An Employee Stock Ownership Plan (ESOP) is a type of retirement plan that allows employees to take an ownership interest in their company by investing in employer securities. Most ESOPs fall under ERISA protections, which include fiduciary duty provisions. When the manager of an ESOP is not acting in the best interests of the represented employees, they may be liable for damages. The Supreme Court has asked the Solicitor General to look at whether an ESOP fiduciary will have to indemnify co-fiduciaries in a case before the Court.
Under ERISA, retirement plan fiduciaries, including ESOP fiduciaries, have certain roles and responsibilities to represent the best interests of the plan participants. When the fiduciary fails to fulfill their obligations, they may be liable to plan participants for losses and damages. Plan participants of a Wisconsin ESOP have accused a former manager of a leveraged buyout scheme that left the plan participants holding worthless stock.
In 2002, David Fenkell and his company Alliance Holdings, Inc., acquired Trachte Building Systems for $24 million. Fenkell projected the new company would be worth almost $50 million in five years. However, in 2007, growth and profits were flat. Without a buyer for the company, Fenkell sold the company to its own employees in a complex leveraged buyout.
Fenkell first created a new Trachte ESOP, with his own trustees as fiduciaries. Then, the Alliance ESOP accounts were added to the Trachte ESOP. The Trachte ESOP then used the employees' accounts as collateral to take on debt to purchase equity back from Alliance. This complicated deal left the Trachte ESOP paying $45 million for Trachte stock, along with $36 million in debt. By the next year, Trachte's stock was worthless.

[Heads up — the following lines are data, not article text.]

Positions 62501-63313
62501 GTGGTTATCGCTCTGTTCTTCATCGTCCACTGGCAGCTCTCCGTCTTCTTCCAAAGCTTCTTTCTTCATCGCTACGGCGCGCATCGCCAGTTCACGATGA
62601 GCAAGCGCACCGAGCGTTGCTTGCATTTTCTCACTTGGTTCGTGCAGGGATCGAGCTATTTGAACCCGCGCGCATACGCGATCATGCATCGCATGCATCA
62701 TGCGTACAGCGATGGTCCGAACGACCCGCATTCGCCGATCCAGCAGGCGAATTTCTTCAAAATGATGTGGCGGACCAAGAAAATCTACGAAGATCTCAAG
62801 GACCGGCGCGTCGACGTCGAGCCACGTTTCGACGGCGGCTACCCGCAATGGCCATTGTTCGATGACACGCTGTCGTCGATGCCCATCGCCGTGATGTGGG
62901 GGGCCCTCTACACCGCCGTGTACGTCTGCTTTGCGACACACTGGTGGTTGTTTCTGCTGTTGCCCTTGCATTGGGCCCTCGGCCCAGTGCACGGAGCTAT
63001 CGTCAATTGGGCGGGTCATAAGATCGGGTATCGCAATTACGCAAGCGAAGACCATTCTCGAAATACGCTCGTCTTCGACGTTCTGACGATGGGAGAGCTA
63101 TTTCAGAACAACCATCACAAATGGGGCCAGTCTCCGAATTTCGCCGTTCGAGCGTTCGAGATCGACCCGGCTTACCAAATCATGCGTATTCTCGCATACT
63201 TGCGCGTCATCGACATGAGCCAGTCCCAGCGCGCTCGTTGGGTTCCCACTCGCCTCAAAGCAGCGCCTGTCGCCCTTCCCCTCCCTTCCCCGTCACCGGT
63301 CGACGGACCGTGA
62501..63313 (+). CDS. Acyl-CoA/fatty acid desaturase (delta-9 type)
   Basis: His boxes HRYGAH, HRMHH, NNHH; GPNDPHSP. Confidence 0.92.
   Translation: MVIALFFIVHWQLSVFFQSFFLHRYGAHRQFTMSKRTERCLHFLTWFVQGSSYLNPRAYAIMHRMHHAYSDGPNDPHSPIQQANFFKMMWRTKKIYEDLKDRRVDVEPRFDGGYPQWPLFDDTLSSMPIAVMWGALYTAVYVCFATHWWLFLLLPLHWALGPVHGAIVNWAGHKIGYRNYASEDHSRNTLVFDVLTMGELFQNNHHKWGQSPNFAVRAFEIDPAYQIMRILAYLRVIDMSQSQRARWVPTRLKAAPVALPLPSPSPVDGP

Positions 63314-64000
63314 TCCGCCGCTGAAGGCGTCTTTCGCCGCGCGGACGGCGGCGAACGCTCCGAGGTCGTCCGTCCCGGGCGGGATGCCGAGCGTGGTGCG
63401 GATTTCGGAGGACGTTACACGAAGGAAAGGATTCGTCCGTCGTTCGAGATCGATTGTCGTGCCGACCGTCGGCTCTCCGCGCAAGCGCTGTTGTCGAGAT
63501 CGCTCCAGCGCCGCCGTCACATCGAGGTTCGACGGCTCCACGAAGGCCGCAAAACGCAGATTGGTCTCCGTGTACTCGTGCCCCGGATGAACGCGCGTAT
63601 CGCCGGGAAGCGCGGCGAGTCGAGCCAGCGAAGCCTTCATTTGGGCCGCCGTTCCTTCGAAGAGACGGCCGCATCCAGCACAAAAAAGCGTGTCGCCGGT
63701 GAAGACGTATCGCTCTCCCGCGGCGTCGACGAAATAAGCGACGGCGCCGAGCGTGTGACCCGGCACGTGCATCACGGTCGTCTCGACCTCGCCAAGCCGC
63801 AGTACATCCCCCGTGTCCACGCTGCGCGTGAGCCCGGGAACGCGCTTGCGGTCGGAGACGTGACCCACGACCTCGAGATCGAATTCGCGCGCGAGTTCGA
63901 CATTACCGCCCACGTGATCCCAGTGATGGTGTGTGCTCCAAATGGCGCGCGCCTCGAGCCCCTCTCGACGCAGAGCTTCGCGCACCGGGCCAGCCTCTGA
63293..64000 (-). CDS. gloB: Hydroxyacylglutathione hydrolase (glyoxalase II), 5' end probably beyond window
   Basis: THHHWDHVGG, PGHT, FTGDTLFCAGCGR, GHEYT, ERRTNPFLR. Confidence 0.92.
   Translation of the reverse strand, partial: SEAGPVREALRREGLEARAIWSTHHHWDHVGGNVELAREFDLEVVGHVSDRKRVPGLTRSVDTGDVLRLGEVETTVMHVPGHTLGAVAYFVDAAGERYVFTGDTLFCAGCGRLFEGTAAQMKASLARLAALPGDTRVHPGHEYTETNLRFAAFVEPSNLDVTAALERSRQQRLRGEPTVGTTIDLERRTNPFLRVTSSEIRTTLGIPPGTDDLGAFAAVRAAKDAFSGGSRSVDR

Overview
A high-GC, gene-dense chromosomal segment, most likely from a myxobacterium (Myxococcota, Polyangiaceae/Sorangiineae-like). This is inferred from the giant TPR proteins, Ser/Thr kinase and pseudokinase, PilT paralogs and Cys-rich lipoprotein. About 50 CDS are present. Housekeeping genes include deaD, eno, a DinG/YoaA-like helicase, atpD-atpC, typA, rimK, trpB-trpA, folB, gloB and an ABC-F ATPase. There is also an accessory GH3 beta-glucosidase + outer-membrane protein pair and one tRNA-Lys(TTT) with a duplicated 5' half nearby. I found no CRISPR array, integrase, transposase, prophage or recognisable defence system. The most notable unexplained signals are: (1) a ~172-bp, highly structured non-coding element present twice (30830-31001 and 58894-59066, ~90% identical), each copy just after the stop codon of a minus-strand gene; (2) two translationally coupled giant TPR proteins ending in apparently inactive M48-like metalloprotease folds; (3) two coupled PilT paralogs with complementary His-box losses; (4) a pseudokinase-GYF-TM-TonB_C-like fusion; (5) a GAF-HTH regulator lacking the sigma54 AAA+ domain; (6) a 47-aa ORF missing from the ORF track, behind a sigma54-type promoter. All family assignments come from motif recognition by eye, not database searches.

After litigation, Fenkell conceded liability, but disputed responsibility for indemnifying his cofiduciaries. On appeal, 7th Circuit judges upheld Fenkell's obligation to indemnify the cofiduciaries. The judges found Fenkell's culpability to vastly exceed that of his cofiduciaries.
Specifically, Fenkell had orchestrated the installation of these specific trustees, had authority over them and used his control to orchestrate the inflated leveraged buyout. A judge used the analogy, “Fenkell was the unquestioned conductor and the Trachte trustees mere musicians.”
The court upheld their decision based on a 1984 7th Circuit case, Free v. Briody. The judges found that the “principles of trust law permit the courts to order contribution or indemnification among cofiduciaries based on degrees of culpability,” and ERISA includes the authority to order contribution or indemnification as allowed in the law of trusts.
However, there is a split among other circuits on this issue, and the case is now on petition before the Supreme Court. The Court has asked the Acting Solicitor General to file a brief on behalf of the government for the case, to decide the issue: “Whether the Employee Retirement Income Security Act of 1974 permits a cause of action for indemnity or contribution by an individual found liable for breach of fiduciary duty.”
Greg Paul has 16 years of experience fighting for his clients against ERISA violations. Greg Paul represents individuals and families who have been denied benefits by their insurance company or plan administrator. You have a limited time to appeal your disability denial, so do not delay. If you have been denied short-term or long-term disability benefits, contact our office for a free consultation.